The Colorful History of Carnival and Mardi GrasArticle by: Adam Karlin|@adamkarlin
Wed February 07, 2018 | 09:45 AM
One of the most popular misconceptions about the Mardi Gras holiday in New Orleans is just that – that it's a single holiday on one big (Fat) Tuesday. In fact, that hallowed day is but the culmination of an entire Carnival season, which begins on January 6 (Twelfth Night) and lasts until Lent.
From mid-January until Mardi Gras day (February 17), parades pick up, processions trickle out and the city begins a slow boil to the over-the-top party that is Fat Tuesday. The question many have is "Why?" Why does the exclamation point of Mardi Gras require the meandering run-on sentence of Carnival celebrations? That answer goes back in time, and potentially a long, long way, depending on from whom you get your history, anthropology and comparative religion.
Disclaimer: We're about to sail into some very theoretical waters here. A lot of the origin stories of Carnival are speculative, but they're nevertheless fascinating.
In a nutshell, Carnival has always been about having a bit of indulgence prior to a lean period – namely, Lent. There are some interesting folk linguistic theories that state that the word "carnival'"stems from "carne vale," or "farewell to the flesh," and that this is both a literal send off of the consumption of meat, and an allusion to the transcendent, spiritual rewards of Lenten fasting.
Unfortunately, a lot of the academic world seems to dispense with this line of thought. Still, even if these particular linguistic origins don't pan out, the conceptual grounding seems on the nose. if you're going to make people give up something for a few weeks, it seems to nice to grant them a period of partying and a flattening of social hierarchy.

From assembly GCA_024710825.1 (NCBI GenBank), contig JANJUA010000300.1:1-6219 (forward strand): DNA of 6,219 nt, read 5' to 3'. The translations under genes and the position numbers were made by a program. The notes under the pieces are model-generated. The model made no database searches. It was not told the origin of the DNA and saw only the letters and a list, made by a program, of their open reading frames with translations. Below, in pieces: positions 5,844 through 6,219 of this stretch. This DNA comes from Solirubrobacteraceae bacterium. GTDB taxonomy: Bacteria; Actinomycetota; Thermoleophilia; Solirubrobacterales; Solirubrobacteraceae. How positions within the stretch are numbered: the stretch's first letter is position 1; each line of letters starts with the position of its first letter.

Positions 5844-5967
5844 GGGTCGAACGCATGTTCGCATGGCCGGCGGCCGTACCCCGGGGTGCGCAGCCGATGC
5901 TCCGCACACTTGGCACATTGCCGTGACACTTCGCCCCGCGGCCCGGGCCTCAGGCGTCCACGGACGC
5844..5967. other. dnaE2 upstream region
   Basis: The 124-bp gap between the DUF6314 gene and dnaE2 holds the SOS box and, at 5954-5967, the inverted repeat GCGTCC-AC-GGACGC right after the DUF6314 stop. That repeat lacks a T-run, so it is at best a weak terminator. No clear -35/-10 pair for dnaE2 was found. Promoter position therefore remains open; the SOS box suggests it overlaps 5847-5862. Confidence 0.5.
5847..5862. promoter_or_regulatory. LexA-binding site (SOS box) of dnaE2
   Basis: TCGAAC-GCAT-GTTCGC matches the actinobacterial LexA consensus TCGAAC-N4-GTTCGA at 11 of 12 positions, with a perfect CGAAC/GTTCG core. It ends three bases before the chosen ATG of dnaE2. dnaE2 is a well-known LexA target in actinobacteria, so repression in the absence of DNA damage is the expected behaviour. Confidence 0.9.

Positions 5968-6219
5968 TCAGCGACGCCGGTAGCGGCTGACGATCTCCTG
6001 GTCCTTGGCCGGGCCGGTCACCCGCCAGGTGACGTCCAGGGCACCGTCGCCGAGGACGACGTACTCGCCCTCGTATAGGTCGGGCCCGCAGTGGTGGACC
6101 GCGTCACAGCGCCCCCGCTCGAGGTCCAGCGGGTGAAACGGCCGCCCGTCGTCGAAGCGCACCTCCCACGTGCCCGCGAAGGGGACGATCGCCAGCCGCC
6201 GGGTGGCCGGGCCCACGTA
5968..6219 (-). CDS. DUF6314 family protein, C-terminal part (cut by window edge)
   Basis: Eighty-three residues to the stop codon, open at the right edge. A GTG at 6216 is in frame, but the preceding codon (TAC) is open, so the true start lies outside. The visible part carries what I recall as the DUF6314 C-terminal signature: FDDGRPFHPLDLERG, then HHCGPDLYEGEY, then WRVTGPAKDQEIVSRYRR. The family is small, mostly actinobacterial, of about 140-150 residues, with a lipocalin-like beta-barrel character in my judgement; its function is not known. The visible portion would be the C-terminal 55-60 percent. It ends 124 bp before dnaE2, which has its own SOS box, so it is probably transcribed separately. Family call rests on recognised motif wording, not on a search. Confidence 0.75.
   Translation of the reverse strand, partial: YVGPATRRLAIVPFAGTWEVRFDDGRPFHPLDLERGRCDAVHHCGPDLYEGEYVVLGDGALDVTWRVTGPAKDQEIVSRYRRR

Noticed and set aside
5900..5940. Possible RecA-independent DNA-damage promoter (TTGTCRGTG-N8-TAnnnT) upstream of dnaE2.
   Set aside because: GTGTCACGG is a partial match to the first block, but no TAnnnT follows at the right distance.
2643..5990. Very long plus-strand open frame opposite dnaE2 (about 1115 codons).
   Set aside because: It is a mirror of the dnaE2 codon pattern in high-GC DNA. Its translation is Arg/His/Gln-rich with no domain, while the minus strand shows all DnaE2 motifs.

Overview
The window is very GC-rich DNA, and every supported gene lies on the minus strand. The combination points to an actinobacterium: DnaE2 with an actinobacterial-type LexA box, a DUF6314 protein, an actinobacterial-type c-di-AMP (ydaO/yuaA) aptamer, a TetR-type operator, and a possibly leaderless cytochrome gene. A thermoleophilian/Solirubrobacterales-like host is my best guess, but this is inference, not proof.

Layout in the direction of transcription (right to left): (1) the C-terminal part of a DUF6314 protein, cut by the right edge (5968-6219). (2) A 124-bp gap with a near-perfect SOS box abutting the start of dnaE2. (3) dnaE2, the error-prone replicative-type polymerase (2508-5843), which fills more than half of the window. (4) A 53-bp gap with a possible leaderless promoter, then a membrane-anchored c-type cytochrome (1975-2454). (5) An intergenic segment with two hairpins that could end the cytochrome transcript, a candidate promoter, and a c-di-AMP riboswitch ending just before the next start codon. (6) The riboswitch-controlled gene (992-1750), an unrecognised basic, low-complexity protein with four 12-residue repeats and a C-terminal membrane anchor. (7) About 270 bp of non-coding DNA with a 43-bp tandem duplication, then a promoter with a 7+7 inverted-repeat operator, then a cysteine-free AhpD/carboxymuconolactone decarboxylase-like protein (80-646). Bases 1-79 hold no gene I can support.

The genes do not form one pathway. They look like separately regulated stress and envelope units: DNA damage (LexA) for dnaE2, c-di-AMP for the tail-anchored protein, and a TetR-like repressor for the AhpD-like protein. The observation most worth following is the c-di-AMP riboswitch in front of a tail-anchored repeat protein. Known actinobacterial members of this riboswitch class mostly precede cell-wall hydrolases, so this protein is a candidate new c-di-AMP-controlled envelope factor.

That's what Carnival allows, after all: a time for peasants to safely mock kings, casual imbibers to drink themselves into oblivion, men to dress as women and vice versa. In short, it's a loosening of restrictions right before restriction sets in. The concept existed prior to Christianity, but this doesn't mean that there's a direct thread from Saturnalia to Fat Tuesday.
Then again, in medieval England, Twelfth Night was marked by the crowning of "the Lord of Misrule," and Shakespeare's Twelfth Night has a plot centered around cross dressing and poking fun at nobility. So the anarchic, social-mixing bent of the season does have deep historical roots.
Creoles and the Rise of Krewes